It started almost as soon as my newborn son and I got home from the hospital. Admonitions to “enjoy it while you can, it only gets harder from here!” drifted through the fog of my sleepless stupor. I perched achily on an inflatable donut as visitors – family members, friends, people who were already parents there to usher us into the club – came to deliver early holiday gifts, stock our refrigerator with ever more dishes, peer at the tiny baby in my arms and inhale his downy hair.
Then they’d look at me slyly.
“I’d give anything to go back to the newborn stage. Just wait for the terrible twos.”
“I’m so jealous; just wait until he’s walking.”
“It’s the best right now, when they can’t move.”
I was dismayed. Slack-jawed and teary, I wondered: How could it get harder? What could be more difficult than healing from a fourth-degree tear, than feeling completely out of control thanks to a shocking ebb of the hormones that had flooded my brain for nine months, than struggling to bond with an infant I felt I couldn’t possibly yet know well enough to truly care for? His little form felt heavier and heavier in my arms as these foreboding predictions settled in, echoed by sentiments I read in Facebook comments and online moms’ groups.
As my postpartum hormones began to balance out in the weeks and months that followed, though, I learned the best possible thing: They were all wrong. The older he got, the more fun we had. And I promise you: Toddlerhood is an utter joy.
“Just wait until he’s walking”
Yup, following a running toddler around is exhausting. But you get to play tag, hide-and-seek, and pretend you’re not fast enough to catch them only to devour their sweet bellies with kisses when you do. You’ll watch them approach new situations with their own caution, test the limits of their physical ability and their courage. You’ll see how proud they are to be moving under their own steam, and your heart will grow three sizes (a la The Grinch). You’ll burn lots of calories chasing after them. And their little tired bodies will sleep so soundly afterwards.
“Soon he won’t stop talking”
Now 18 months, Miles chatters an almost-constant stream of high-pitched nonsense that delights me to no end. The startlingly articulate identifiable words that are peppered in crack me up. (“Birds are birds,” he said to me recently. Yes, they absolutely are.) The first time he said “mama” nearly wrecked me. And it’s the most flattering thing in the world when you are the only one able to decipher your toddler’s babble. (As an added benefit, they will start to be able to sometimes tell you what it is they need. “I need up,” he moaned to me one day in the midst of teething a molar, and I right away swooped him into my arms and held him there until he felt better, both of us warm and satisfied.)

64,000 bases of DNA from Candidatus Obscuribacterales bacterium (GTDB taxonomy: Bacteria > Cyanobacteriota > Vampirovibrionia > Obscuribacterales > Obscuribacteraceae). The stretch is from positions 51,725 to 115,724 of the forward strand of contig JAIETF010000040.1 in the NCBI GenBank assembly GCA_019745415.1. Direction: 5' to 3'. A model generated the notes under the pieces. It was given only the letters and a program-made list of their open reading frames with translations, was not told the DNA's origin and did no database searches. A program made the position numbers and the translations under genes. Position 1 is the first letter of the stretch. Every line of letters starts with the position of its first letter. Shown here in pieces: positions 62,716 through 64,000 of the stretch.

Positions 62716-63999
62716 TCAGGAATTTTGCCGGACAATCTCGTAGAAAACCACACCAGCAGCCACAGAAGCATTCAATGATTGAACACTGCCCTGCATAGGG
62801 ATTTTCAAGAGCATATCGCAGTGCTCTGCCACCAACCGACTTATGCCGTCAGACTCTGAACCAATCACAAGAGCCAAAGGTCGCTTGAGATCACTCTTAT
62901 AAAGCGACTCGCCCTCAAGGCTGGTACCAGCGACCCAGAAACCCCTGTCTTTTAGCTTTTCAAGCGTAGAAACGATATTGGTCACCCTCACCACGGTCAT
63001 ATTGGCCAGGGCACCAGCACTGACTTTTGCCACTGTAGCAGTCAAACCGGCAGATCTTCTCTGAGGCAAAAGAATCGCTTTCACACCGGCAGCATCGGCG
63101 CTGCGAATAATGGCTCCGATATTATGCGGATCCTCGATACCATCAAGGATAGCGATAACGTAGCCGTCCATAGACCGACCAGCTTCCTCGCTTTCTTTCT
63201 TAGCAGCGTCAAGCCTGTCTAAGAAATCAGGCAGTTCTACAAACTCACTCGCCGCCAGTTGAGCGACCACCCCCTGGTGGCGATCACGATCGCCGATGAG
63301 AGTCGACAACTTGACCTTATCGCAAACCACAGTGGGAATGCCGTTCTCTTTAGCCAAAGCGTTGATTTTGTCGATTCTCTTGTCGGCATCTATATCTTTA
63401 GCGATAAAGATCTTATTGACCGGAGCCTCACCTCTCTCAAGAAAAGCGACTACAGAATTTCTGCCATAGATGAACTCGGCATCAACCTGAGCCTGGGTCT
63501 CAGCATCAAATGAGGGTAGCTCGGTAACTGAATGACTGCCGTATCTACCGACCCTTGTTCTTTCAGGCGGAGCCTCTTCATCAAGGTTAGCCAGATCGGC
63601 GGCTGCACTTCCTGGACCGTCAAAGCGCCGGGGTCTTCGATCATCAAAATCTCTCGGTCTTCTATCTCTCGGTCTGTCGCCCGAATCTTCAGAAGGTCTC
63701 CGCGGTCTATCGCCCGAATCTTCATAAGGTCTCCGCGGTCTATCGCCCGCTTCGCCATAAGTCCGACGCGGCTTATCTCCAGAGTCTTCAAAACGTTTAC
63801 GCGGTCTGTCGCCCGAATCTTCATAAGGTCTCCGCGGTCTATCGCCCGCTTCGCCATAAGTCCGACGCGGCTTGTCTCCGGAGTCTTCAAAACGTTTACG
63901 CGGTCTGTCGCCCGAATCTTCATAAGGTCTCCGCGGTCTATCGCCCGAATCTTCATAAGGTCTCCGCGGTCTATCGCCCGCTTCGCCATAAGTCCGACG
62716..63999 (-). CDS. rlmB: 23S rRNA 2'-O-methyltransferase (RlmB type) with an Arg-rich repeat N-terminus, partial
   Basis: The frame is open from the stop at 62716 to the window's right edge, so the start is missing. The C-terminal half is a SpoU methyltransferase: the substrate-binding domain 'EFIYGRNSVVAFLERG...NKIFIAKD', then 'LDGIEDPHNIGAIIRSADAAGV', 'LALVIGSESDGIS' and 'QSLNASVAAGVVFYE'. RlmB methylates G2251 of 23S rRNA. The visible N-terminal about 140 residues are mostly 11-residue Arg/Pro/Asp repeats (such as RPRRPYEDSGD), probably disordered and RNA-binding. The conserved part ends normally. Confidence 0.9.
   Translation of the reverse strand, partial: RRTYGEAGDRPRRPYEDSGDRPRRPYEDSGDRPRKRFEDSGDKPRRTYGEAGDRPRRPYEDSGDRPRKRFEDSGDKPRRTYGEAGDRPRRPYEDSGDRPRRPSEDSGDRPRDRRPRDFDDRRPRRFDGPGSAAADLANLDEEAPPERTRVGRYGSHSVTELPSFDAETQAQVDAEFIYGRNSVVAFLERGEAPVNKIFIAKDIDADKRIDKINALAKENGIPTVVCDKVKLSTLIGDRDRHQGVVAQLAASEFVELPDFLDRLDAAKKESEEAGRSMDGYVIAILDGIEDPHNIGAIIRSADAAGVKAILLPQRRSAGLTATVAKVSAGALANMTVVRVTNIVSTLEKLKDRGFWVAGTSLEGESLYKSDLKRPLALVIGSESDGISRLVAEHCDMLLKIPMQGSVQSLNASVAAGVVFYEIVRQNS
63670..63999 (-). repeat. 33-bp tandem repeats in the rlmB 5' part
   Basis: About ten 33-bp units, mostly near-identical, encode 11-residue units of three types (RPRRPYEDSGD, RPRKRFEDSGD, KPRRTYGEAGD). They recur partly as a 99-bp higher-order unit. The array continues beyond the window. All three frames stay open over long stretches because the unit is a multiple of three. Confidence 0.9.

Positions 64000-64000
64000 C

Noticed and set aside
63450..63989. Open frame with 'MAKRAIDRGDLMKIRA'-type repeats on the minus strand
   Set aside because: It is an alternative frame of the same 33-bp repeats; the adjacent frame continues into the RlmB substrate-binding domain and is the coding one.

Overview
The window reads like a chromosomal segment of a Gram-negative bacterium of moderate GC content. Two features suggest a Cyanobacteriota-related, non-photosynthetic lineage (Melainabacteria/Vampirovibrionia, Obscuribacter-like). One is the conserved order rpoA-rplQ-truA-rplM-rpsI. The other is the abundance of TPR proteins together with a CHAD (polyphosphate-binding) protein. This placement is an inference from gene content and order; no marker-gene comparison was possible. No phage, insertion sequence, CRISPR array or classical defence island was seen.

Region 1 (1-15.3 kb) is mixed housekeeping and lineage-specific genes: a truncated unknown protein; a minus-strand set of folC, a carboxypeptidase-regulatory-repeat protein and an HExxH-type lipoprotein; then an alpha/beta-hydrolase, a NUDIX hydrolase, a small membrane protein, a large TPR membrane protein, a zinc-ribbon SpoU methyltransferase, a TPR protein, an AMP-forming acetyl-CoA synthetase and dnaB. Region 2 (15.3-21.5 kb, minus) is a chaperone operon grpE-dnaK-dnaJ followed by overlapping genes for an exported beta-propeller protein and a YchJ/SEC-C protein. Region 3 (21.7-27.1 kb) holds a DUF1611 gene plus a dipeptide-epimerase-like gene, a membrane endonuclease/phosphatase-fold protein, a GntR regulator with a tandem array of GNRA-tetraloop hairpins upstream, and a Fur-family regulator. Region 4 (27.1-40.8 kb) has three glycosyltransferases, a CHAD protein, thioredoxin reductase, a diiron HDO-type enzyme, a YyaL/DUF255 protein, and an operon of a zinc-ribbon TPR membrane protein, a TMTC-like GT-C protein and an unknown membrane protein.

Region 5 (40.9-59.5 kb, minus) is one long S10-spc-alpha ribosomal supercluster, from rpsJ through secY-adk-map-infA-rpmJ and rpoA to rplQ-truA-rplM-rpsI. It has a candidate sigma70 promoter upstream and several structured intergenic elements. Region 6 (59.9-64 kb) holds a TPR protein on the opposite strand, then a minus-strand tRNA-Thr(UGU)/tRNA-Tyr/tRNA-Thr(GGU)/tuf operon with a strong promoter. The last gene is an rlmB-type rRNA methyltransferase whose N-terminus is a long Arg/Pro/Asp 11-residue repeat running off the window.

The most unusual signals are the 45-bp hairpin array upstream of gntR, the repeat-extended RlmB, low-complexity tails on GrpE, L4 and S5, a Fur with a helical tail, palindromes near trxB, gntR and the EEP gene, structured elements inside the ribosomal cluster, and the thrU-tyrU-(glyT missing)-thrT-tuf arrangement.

“He won’t want to cuddle like this for very long”
Yes, the bittersweet night will come when they won’t need to be nestled in your arms to fall asleep anymore. But do you know what else happens that night? You get to sleep, in your bed, with no one touching you. Read that sentence again. For hours and hours, you’ll sleep with the hum of a baby monitor reassuring you that your baby is safe and well and doing the same in their own room. I can’t overstate how profoundly good sleep will transform your life (and your baby’s!).
“Before you know it, there’ll be marker all over your wall”
And on the sofa, and the rug, and the dog. And on dozens of pieces of paper –– works of art you’ll take pictures of to text to your parents, that you’ll frame and hang in your office, that you’ll inspect and then search Google for things like “how to tell if my baby is artistically advanced.” You’ll tape swathes of butcher paper to the floor and spill out endless tools which your child will use to create lines, dots, and shapes that will be, to you, the most beautiful thing in the world.
“Just wait for the temper tantrums”
They’ll come, sure as the sun will rise. But so too will come the knowledge of your child’s preferences. Opinions. Ideas. Frustrations. You will learn how to guide them through anger and fear. You will negotiate, and distract, and sometimes plead. You will comfort. You will have the distinct privilege of shaping them into people who can do hard things.
Do I miss his sleepy sweetness? Being able to hold him for hours without tiring? Binge-watching TV during marathon breastfeeding seshes?
Yes, I do. I miss all those things and more about him being small. But what I have now I value so much more: A partner in crime, a stand-up comedian, a friend. A creative, adventurous, surprising soul that I get to parent. Someone who has thoughts and feelings and opinions, and who I love fiercely.
Fellow mamas, as much as we can honestly miss those hazy, cozy newborn weeks, let’s please also try to share the absolute bliss that new parents have to look forward to.
Those mamas who ache in their freshness, their physical pain, their anxiety or depression, their sleeplessness need perhaps more than any to hear that the daily joys will multiply exponentially.
A friend who’d recently became a mother looked at my son playing on the floor by our feet one day, her new daughter nestled in her arms. “Does it get easier?” she asked me, and I thought for a minute. “No,” I said, smiling, “but it gets so much more fun.”